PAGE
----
The world economy will slow significantly in 2008 but the United States will avoid recession, the International Monetary Fund forecast Tuesday.
The stimulus package being hashed out between Congress and the White House, along with the Federal Reserve’s recent cut of a key interest rate, should provide a modest boost to U.S. economic growth by the middle of the year, IMF officials said.
“This is actually a good combination of policies for the U.S.,” Simon Johnson, economic counselor and director of the research department at the IMF, said during a press briefing.
Slower U.S. growth and credit market turmoil stemming from U.S. housing market woes also will hinder the global economy, the IMF said.
“The five-year long global expansion has begun to moderate in response to the spreading effects of financial disruptions,” Johnson said.
Rising home foreclosures and falling home prices caused U.S. financial markets to drop steeply in recent months, as major banks such as Citigroup Inc. and Merrill Lynch & Co. Inc. have written down billions of dollars of securities that include bad home loans.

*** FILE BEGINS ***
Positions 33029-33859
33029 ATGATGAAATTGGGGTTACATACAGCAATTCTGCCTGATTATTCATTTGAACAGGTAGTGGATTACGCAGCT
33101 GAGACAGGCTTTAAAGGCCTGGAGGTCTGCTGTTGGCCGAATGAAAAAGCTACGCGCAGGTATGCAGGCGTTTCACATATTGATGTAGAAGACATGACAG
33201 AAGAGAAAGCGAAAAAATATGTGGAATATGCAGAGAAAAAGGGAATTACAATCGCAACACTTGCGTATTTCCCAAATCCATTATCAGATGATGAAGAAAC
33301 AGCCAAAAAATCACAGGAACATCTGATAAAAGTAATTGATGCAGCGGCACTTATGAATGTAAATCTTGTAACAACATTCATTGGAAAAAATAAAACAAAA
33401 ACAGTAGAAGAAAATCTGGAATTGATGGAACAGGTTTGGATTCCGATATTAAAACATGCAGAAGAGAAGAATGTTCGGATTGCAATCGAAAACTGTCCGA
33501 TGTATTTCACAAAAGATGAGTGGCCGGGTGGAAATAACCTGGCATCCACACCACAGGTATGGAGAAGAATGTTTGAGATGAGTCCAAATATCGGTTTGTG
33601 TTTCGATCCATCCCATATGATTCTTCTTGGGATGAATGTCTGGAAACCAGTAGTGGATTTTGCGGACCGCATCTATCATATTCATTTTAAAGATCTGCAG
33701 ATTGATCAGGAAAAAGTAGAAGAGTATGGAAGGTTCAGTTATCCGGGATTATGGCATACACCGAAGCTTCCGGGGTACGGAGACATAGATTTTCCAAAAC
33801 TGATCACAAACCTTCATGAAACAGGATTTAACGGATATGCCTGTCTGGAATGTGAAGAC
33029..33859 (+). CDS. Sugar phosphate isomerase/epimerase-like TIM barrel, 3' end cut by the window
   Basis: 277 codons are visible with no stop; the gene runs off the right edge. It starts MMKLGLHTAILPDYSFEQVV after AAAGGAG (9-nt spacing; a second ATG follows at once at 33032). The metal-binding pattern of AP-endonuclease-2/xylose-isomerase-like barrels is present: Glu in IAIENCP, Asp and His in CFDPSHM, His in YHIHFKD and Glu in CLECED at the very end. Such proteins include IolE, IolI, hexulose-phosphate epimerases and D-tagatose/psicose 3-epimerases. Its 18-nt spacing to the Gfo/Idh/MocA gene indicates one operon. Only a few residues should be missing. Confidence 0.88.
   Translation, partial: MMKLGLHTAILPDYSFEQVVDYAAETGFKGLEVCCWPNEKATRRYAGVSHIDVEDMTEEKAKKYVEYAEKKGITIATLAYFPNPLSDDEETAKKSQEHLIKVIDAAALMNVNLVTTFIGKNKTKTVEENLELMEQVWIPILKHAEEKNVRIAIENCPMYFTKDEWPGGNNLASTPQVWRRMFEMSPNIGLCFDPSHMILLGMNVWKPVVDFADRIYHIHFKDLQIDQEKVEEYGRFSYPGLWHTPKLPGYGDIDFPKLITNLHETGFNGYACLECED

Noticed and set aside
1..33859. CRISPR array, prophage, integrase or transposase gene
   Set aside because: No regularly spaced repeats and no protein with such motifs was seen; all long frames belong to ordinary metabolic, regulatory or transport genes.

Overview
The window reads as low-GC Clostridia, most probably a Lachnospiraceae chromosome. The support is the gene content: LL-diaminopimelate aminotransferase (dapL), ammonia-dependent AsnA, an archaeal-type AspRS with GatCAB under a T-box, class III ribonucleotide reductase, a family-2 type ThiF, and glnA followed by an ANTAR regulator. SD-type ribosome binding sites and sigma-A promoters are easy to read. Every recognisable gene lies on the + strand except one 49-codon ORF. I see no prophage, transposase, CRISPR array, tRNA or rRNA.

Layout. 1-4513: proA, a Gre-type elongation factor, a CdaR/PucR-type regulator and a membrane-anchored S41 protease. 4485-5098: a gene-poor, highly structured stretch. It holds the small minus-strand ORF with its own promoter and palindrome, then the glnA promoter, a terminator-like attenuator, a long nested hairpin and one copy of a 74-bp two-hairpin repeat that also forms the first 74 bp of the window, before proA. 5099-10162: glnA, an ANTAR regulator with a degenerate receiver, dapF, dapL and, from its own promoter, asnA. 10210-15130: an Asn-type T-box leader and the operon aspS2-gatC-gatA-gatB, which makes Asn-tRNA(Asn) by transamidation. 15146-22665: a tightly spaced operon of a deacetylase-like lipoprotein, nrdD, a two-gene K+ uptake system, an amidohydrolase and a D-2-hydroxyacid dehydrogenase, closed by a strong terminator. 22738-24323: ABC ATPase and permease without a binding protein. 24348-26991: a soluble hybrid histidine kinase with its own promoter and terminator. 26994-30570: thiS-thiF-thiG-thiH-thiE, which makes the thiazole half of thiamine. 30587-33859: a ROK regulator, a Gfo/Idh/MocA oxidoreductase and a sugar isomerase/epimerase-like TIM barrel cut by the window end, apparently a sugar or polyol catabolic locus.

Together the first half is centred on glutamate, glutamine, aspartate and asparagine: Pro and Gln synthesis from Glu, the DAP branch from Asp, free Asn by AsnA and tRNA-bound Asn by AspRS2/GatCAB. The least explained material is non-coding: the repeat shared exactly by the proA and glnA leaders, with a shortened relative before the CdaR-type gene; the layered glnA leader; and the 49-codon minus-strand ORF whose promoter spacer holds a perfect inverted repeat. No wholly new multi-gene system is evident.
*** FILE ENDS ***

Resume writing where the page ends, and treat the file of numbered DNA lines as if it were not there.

U.S. economic growth will slow to 1.5 percent in 2008, Johnson said, down from an estimated growth rate of 2.2 percent in 2007. The 2008 projection is lower than the IMF’s October 2007 prediction of 1.9 percent.
The IMF now sees world economic growth slowing to 4.1 percent this year, down from 4.9 percent in 2007.
The reduction is the second cut in a row in the IMF’s estimate of global economic growth for this year. Last July, the IMF estimated the world economy would grow 5.2 percent in 2008, and in October the estimate was reduced to 4.4 percent.
The estimates were included in an update of the IMF’s World Economic Outlook, which is issued twice a year. The next update will be issued in April.